Illustration by Feica
Illustration by Feica

There is more than just one lasting legacy of Mustafa Kamal’s tenure as mayor of Karachi. The many flyovers, underpasses and roads constructed under his gaze, new provisions for civic amenities, new parks and entertainment spaces ... for a certain kind of voter, there is great romance associated with the image of Kamal.

Once touted as the eventual heir to Muttahida Qaumi Movement (MQM) founder Altaf Hussain, Kamal slowly distanced himself from the party back in 2013 after tendering his resignation as a senator. Officially at least, Kamal had taken a leave from the party to tend to his wife’s health. He would later settle in Dubai and work for the multinational firm Abraaj. Once the great new hope of the MQM, the beloved former mayor’s absence from politics gave rise to many uncomfortable questions.

And so, on the morning of March 3, 2016, as Kamal returned to Karachi and called a press conference for later that afternoon, the rumour mill went into overdrive. Was it the return of the MQM’s prodigal son or was the former mayor going his separate way? Would he lift the lid on why he left politics and his disagreements with Altaf Hussain? Or would he strengthen the hands of those MQM leaders who had been arguing for reform within the party?

The former Karachi mayor’s Pak Sarzameen Party entered the fray with much fanfare but finds itself in an existential crisis after MQM-Pakistan dissociated itself from Altaf Hussain

By evening that day, there were no confusions left: Mustafa Kamal had arrived to challenge Altaf Hussain.

Kamal held the MQM founder responsible for having dragged an educated community into a pit of violence and crime. He accused Altaf of being a RAW agent. He distanced himself from ethno-nationalist politics, presenting instead a more pan-ethnic appeal. And he wanted a ban on the MQM.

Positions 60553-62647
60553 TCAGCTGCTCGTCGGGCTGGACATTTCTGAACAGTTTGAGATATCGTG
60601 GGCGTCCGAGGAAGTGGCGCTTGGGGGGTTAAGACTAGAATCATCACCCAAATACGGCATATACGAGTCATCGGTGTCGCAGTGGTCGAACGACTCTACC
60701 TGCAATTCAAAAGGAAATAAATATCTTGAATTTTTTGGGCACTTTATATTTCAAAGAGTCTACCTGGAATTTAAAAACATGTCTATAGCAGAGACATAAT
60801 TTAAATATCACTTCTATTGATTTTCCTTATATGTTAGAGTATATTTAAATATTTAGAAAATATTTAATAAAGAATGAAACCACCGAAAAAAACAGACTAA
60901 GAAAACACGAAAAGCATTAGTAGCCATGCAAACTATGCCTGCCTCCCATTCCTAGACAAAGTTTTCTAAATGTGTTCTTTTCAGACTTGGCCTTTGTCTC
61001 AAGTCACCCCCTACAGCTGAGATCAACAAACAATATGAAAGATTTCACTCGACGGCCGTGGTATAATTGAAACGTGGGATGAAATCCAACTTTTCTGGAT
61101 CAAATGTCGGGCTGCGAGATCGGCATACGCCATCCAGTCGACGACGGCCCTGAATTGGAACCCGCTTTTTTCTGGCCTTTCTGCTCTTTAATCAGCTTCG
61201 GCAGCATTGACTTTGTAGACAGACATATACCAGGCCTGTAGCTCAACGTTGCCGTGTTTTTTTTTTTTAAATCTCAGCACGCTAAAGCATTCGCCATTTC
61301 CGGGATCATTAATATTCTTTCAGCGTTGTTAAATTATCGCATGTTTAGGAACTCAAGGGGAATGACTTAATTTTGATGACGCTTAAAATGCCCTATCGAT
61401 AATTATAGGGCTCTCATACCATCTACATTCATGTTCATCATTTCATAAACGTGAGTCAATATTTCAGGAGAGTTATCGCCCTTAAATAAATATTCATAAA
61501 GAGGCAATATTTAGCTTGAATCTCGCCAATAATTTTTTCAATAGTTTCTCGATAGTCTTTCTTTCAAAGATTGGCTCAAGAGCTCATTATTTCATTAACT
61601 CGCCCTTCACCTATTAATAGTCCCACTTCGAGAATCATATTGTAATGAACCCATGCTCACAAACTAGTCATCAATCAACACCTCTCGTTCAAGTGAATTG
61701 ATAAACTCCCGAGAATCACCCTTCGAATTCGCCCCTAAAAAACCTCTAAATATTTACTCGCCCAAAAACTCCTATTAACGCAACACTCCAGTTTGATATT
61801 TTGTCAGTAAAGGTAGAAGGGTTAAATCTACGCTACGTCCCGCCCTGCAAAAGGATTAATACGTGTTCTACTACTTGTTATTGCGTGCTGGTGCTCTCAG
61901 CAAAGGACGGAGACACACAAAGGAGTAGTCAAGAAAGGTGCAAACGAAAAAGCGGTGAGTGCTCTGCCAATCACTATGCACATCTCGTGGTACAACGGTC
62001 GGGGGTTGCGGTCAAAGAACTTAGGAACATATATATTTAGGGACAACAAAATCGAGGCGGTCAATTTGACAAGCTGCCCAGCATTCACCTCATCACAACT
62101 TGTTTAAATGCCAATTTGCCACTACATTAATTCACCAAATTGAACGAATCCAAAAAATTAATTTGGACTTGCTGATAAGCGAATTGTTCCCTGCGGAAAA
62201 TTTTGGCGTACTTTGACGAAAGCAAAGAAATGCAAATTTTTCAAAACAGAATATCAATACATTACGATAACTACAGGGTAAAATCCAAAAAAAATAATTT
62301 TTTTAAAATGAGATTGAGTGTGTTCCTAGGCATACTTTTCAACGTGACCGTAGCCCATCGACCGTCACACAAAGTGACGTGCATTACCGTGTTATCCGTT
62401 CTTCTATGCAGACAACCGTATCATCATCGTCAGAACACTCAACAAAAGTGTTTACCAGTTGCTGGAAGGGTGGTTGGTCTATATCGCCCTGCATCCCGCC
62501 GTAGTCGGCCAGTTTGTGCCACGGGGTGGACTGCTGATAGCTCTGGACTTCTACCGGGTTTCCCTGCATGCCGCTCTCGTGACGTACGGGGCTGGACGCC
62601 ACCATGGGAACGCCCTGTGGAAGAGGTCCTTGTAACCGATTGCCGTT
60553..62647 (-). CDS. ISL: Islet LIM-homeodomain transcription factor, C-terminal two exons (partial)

“I thought my security guards would abandon me after the [first] press conference, because challenging Altaf Hussain in Karachi means certain death,” says Kamal while talking to Dawn at Pakistan House, his party’s headquarters in Karachi’s upmarket area of PECHS.

At the March 3 press conference, Kamal was flanked by another former stalwart of the MQM, Anis Qaimkhani. Although Qaimkhani did not say a word at the presser, his mere presence was enough to convey the message that the new party was not simply an isolated endeavour of a dynamic former mayor. The duo had a well-constructed plan, certain preparations had already been carried out in the background, and it was now time to head to the battleground.

Initiative gained, initiative lost

From the start, Kamal presented a vision of a party that would espouse everything good with the MQM but shed itself of the baggage traditionally associated with it.

The PSP was not going to be a party restricted to Urdu-speaking and other Mohajir constituents in a few cities of Sindh; it was going to have broad-based appeal across the country. The PSP was about removing the labels of violence and savagery associated with the MQM’s politics; it was going to provide legitimacy and respectability to politics practised by Mohajir representatives.

But even as Kamal points to the 2018 polls as the true gauge of PSP’s strength, it is difficult to shake off the feeling that the PSP has handed back the initiative that it enjoyed when it first broke on to the scene.

Back then, the PSP had managed to drag the MQM into a tit-for-tat joust: if the PSP was announcing the joining of former MQM legislators, activists and APMSO workers, the MQM was publicising those who were joining its ranks from other parties. If the PSP was going to Hyderabad or Mirpurkhas, so was the MQM. And so on.